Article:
Many brands come and go, and the world doesn’t even seem to blink an eye. However, every now and then, a bigger-than-life brand comes along, that seems to be irreplaceable – yet, they still manage to go out of business. To drive this point home, let’s take a walk down memory lane and showcase 7 brands we loved that no longer exist.
Founded in 1927, Pan Am was one of the most popular airlines for a long time. However, they couldn’t survive the 1980s recession and officially closed in 1991. They had been in business for 60 years.
If you wanted the latest music or just wanted to kill some time with a few friends, Tower Records was the place to be. Founded in the 1960s, Tower Records expanded worldwide. Unfortunately, they acquired more than just fans and found themselves with massive debt they couldn’t pay off. Ultimately, the digital era was their downfall, and they filed for bankruptcy in 2006.
Founded in 1971, Borders was a hugely popular book and music retail chain store with a cult-like following. Unfortunately, it could not pivot early enough and lost too much market share to ebooks and Amazon. They filed for bankruptcy and closed in 2011.
In the late 90s, Limited Too was one of the most popular clothing stores for pre-teen girls. However, with nearly 600 locations to hold up, the franchise couldn’t outlive the 2008 recession and ended up closing its doors and merging with Justice in 2009.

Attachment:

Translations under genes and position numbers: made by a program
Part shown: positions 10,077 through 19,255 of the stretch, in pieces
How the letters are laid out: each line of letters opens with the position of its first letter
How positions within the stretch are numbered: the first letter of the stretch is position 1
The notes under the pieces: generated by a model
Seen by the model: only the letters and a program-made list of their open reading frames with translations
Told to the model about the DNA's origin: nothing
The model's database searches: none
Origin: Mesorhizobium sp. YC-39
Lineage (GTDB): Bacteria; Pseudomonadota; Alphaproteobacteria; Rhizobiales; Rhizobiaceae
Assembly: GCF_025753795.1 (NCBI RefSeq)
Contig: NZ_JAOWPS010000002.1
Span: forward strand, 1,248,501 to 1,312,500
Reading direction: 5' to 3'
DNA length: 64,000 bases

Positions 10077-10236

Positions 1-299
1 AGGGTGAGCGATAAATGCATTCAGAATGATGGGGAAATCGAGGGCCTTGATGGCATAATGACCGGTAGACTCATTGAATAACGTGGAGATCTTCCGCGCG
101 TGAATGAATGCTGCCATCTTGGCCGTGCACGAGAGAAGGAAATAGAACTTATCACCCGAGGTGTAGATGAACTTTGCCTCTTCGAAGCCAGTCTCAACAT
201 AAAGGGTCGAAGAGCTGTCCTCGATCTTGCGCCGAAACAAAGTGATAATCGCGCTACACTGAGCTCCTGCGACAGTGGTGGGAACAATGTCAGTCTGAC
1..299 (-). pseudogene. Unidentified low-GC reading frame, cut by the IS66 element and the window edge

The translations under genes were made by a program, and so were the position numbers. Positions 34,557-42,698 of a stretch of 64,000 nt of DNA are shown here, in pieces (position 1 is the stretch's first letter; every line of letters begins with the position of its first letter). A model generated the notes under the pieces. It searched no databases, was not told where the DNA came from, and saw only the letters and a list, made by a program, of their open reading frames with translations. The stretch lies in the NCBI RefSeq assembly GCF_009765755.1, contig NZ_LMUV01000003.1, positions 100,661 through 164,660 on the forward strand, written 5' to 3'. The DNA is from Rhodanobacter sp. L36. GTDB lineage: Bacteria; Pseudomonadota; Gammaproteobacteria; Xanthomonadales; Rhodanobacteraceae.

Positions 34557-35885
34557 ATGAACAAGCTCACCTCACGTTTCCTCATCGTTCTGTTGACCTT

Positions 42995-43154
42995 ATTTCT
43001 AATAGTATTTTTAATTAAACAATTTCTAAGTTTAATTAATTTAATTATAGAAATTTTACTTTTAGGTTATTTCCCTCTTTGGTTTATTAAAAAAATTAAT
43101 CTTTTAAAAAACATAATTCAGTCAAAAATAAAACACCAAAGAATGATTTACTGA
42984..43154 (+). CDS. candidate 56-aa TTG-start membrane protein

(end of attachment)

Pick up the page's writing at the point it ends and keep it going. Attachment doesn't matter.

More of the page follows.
Short-lived but massively popular, Vine opened its doors to content creators in the 2000s and paved the path for many creators we still watch today. Twitter bought Vine in 2012 and discontinued it in 2016.
At one point, Circuit City was the go-to store for all things electronic — offering everything from washers and dryers to TVs and stereos. With 550 stores, it was in business for nearly 6 decades. However, critics say they expanded too quickly during a specific timeframe, and they ended up closing in 2008.
We couldn’t possibly build a list of failed businesses we love without calling out Blockbuster. Founded in the late 80s, Blockbuster reached peak popularity in the mid 90s and managed to maintain momentum through the early 2000s. However, by 2013, Blockbuster realized it couldn’t compete against newcomers like Redbox and Netflix – and sadly, closed down its locations.